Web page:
Seasoned entrepreneurs in our Subscription School community tout this site as the best of the best. KingSumo offers a free plan with unlimited giveaways, integrations and embeds for your site or social media. When you set up a giveaway, KingSumo also automates a countdown clock on your promotion. That helps create a sense of urgency and incentivize leads to engage. The site will also randomly select a winner when you’re ready to do so – but it doesn’t automate winner notifications, so that’s up to you. Nor does the site allow you to give more than one prize, which could be a drawback if you want to showcase a wide range of products.
This “all in one” site offers two options for users: either you can manage your contest/giveaway yourself or Wishpond’s team will develop a marketing campaign on your behalf. For the DIY camp, they offer ten different types of promotions, as well as automated email campaigns, lead tracking, and audience segmentation.
Gleam is equally capable of handling contests and giveaways, and is another favorite of our Sub School entrepreneurs. There’s a free plan (which limits your access to only the data of winners) or you can upgrade to a $10/month “Hobby” plan (which allows you to access the data of all entrants). All plans include automatic fraud detection to dissuade deceitful entries, as well as embeds, Facebook Tab integration, and a Gleam-hosted landing page.
This one specializes in habitual campaigns (e.g. weekly or monthly) and is super easy to set up. Maître builds a brief, straightforward entry form to capture emails as sweepstakes entries. You can customize the form as you like to echo your branding and embed the form on your website. After an entrant submits the form, they’re given a unique referral link to share the promotion with others.
Self-explanatory. Works well to select winners in a giveaway, but you’ll have to enter all the names/data manually. It doesn’t help you identify fraudulent entries, either – so if someone entered your giveaway multiple times using different email accounts, you’ll never know.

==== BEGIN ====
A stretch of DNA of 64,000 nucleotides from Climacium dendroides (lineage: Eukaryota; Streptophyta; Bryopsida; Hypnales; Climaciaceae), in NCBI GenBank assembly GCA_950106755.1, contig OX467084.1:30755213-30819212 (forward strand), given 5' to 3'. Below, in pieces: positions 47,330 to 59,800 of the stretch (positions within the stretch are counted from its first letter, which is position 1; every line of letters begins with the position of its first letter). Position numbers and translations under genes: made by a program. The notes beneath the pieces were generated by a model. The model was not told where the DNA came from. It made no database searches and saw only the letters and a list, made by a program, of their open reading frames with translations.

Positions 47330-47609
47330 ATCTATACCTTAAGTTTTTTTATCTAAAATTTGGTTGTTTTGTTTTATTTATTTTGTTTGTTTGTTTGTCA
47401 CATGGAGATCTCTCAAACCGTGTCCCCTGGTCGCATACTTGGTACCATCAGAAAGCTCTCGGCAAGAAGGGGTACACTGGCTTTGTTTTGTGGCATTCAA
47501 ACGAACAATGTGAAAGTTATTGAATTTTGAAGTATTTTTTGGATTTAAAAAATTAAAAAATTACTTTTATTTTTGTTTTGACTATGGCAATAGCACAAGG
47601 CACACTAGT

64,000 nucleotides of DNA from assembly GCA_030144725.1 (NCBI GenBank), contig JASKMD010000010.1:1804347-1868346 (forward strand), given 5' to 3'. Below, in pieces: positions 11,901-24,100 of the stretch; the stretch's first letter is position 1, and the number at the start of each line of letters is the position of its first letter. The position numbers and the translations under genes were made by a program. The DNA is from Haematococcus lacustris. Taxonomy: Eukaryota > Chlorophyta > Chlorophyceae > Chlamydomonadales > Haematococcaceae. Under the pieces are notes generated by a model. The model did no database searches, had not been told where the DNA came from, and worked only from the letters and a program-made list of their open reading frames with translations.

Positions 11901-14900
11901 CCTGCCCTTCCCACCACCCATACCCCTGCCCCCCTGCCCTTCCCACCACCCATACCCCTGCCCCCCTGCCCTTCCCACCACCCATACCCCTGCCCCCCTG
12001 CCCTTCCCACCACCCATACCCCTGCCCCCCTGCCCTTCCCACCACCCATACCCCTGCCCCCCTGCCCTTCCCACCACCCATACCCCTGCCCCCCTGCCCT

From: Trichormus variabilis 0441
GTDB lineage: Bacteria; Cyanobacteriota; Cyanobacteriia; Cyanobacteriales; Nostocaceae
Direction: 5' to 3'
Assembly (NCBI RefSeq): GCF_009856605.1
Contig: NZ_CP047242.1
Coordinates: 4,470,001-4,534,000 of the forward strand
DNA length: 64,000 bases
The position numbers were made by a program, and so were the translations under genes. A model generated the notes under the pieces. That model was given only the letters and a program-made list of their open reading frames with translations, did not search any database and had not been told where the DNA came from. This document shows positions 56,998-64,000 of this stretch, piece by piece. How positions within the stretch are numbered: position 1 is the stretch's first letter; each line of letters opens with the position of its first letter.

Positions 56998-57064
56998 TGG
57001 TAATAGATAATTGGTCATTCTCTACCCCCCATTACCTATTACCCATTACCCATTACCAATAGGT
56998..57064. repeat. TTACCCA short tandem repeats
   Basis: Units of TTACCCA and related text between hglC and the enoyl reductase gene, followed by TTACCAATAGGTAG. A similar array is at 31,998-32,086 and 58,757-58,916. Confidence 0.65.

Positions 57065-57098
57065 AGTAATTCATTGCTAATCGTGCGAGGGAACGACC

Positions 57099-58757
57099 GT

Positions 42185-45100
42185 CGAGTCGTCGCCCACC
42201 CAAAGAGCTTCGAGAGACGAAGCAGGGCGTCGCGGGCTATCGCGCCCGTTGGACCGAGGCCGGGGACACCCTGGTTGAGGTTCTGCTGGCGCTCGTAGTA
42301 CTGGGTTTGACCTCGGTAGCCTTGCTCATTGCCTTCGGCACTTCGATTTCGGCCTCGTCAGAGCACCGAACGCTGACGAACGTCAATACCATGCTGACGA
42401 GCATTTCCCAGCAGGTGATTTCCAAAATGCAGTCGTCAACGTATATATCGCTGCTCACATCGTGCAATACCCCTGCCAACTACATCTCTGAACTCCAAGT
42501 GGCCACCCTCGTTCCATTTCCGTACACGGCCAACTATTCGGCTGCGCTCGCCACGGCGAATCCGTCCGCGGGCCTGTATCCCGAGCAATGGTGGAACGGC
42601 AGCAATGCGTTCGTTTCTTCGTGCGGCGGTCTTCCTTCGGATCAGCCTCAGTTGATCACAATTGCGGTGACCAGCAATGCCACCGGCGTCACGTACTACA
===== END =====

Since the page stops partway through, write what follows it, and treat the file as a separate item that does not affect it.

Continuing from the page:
On launch day, you’ll need to include certain information in your announcement post or press release. Make sure to list:
- The hosting platform’s required disclaimer.
- “No purchase necessary.” If you don’t do this, someone could interpret this as a lottery. And yes, purchases include having a subscription – so you can’t limit entries to existing subscribers.
- “Void where prohibited.” This covers your bases, as contest/giveaway rules are enforced by the entrant’s location and not your own.
- The length of time followers have to enter and a stated deadline. Make it short enough to create urgency, but not so long people forget – 5-7 days is a good place to start.
- How often people can enter. If it’s one entry per person, be clear about that.
- The prize(s), of course!
- The number of winners and any runner-up prizes, as well as when you will notify everyone who entered.
While your promotion is open, you’ll want to send out regular reminder posts and emails to maintain interest in the contest/giveaway. This is where a social media calendar and email drip campaigns come in handy. Draft these reminders and automate them in advance, so you can focus on customer service and other aspects of your business while the promotion runs.
If you’re in touch with any bloggers or influencers, ask if they mind spreading the word about your promotion. That can increase your reach and potentially your number of entries!
Notify the winner(s) first, via email if possible. That gives them time to confirm their interest in the prize (and send you any necessary details like shipping address) before you announce the winners publicly. If you announce a winner and never hear from that winner again, you’ll have to select and re-announce a replacement. That could feel awkward for the new winner and look embarrassing for your brand.
Also, take your time sending promotional emails to the new leads you’ve attracted. Most leads will not have won, so they may be disappointed and less receptive to marketing to at that time. If you set up drip campaigns to slowly ease them into promotional email marketing, however, you should be able to keep these leads and grow your business from there.
Now get out there and do that giveaway!